In September, the total value of mortgage lending in Australia was over $50 billion, Australian Bureau of Statistics shows. This amount is spread over tens of thousands of loans to Australians just like yourself.
What this figure doesn’t show is the number of people who didn’t get past the application stage of their home loan. With that in mind, if you want to collect a home loan and pass go – do these five things before applying to improve your chances.
If you want to collect a home loan and pass go – do these five things before applying.
Your credit score is a number based on analysis of your past debts and repayments that helps lenders make decisions on whether or not they accept your application. If your score is bad, your lender may approve your loan you less, offer a higher interest rate, or even completely deny your application.
This score is calculated using personal details, the amount of credit you’ve borrowed, the number (and type) of credit applications you’ve made and details of unpaid or overdue debts. Details of any debt agreements or bankruptcies will stay on your report for several years.
There are a number of agencies through which you can instantly check. So have a look, and if your credit score is above 800 (out of 1,200) your credit score shouldn’t give you any trouble.
If your credit score’s under 600 you may run into some trouble when applying for a home loan, so it’s worth trying to improve your score however you can. Here are a few handy tips:
There are a number of reasons why you may have a mistake on your credit report. It could simply be a mistake due to human error, or the credit provider might have forgotten to notify you that you were late to pay. Furthermore, if you had a payment arrangement in place with your provider, it’s possible that they could have forgotten to update their records to reflect this.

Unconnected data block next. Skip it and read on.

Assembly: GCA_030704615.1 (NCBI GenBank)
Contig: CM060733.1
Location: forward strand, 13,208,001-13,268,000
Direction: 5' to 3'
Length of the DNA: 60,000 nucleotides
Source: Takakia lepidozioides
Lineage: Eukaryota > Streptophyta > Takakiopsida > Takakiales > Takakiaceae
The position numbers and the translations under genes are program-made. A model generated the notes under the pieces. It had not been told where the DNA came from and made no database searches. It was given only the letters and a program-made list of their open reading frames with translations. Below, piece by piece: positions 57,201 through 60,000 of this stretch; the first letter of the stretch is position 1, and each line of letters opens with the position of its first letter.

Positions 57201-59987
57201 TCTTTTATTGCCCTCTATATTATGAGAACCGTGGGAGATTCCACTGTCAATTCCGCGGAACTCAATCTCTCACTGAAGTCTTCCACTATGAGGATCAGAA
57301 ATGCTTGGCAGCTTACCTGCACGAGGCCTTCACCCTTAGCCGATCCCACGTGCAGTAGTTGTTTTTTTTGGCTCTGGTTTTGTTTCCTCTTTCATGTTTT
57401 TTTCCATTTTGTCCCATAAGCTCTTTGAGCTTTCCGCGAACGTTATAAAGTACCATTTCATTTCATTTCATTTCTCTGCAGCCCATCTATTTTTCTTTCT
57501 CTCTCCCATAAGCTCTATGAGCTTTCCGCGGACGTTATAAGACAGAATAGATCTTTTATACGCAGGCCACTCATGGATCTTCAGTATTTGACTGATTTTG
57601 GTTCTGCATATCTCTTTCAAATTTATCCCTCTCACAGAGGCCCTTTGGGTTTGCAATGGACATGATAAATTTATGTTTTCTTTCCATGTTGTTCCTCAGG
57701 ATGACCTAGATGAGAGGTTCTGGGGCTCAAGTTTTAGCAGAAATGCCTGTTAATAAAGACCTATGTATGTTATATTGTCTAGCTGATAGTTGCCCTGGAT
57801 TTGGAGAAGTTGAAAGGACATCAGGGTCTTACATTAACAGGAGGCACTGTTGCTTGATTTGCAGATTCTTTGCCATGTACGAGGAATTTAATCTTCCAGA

If you find something wrong contact the creditor and ask them to fix the mistake. If you’re not happy with the response, get in touch with the financial ombudsman and ask for help.
Genuine savings is a term used by lenders to describe funds a home loan applicant has saved themselves over time.
If your credit report is in good shape, or if you’ve just taken measures to fix it, avoid taking out any more credit as this could hurt your score. Instead pay down your debt as fast as possible and make an effort to put away genuine savings.
Genuine savings is a term used by lenders to describe funds a home loan applicant has saved over time. Generally, the more you have the better your loan application will look.
Some lenders will even require that you have a certain amount if you take out a home loan with a deposit of under 15 per cent. Genuine savings may include: savings, term deposits or shares is they’ve been held for over three months, as well as equity in real estate.
Before you head off to a mortgage broker you should find out how much you’re likely to be able to borrow. Do so by using an approximate value of a home you may want to buy, and plugging it into a mortgage calculator, minus whatever money you have saved for a deposit.
When you’ve done so you’ll get a number out the other end – your minimum monthly mortgage repayment amount. Think about this figure – after you consider your income, expenses and other debts how much will you have left over to pay it? Would you have enough if unexpected costs came up?
The main thing lenders will look at is whether your income is large and reliable enough to service the repayments.
As a general guide, you should never have mortgage repayments that exceed 30 per cent of your after tax income. If your repayments are too high, you may have to consider revising your expectations, or delaying your home purchase.
Increasing your income is easier said than done, but if you can it may improve your chances of home loan approval. That’s because the main thing lenders will look at is whether your income is large enough (and reliable enough) to service the repayments.
For that reason before you apply for a home loan it’s worth speaking to your manager or supervisor at work. Re-affirm your long term commitment to your job, and ask for a pay rise, and avoid leaving your job (at least until your application is approved).
Mortgage approval can be stressful and difficult. Luckily with a little planning, and some hard work you can make yours easier and increase your chances of success.